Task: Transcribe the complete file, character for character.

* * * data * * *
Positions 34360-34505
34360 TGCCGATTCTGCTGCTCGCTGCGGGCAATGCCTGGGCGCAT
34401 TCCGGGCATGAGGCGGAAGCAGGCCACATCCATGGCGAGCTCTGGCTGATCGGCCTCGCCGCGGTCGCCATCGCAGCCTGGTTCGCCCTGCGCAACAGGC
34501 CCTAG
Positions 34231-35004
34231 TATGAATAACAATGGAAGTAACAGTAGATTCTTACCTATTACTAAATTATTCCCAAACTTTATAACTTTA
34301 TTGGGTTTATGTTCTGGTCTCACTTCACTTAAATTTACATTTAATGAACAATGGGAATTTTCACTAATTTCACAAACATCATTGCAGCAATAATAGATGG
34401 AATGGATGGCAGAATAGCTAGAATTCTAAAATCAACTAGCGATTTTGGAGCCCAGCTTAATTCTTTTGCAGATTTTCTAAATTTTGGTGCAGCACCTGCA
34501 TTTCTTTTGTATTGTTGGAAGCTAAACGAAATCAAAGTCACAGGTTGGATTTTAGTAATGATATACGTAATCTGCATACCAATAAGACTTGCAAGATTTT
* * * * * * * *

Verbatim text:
Positions 34360-34505
34360 TGCCGATTCTGCTGCTCGCTGCGGGCAATGCCTGGGCGCAT
34401 TCCGGGCATGAGGCGGAAGCAGGCCACATCCATGGCGAGCTCTGGCTGATCGGCCTCGCCGCGGTCGCCATCGCAGCCTGGTTCGCCCTGCGCAACAGGC
34501 CCTAG
Positions 34231-35004
34231 TATGAATAACAATGGAAGTAACAGTAGATTCTTACCTATTACTAAATTATTCCCAAACTTTATAACTTTA
34301 TTGGGTTTATGTTCTGGTCTCACTTCACTTAAATTTACATTTAATGAACAATGGGAATTTTCACTAATTTCACAAACATCATTGCAGCAATAATAGATGG
34401 AATGGATGGCAGAATAGCTAGAATTCTAAAATCAACTAGCGATTTTGGAGCCCAGCTTAATTCTTTTGCAGATTTTCTAAATTTTGGTGCAGCACCTGCA
34501 TTTCTTTTGTATTGTTGGAAGCTAAACGAAATCAAAGTCACAGGTTGGATTTTAGTAATGATATACGTAATCTGCATACCAATAAGACTTGCAAGATTTT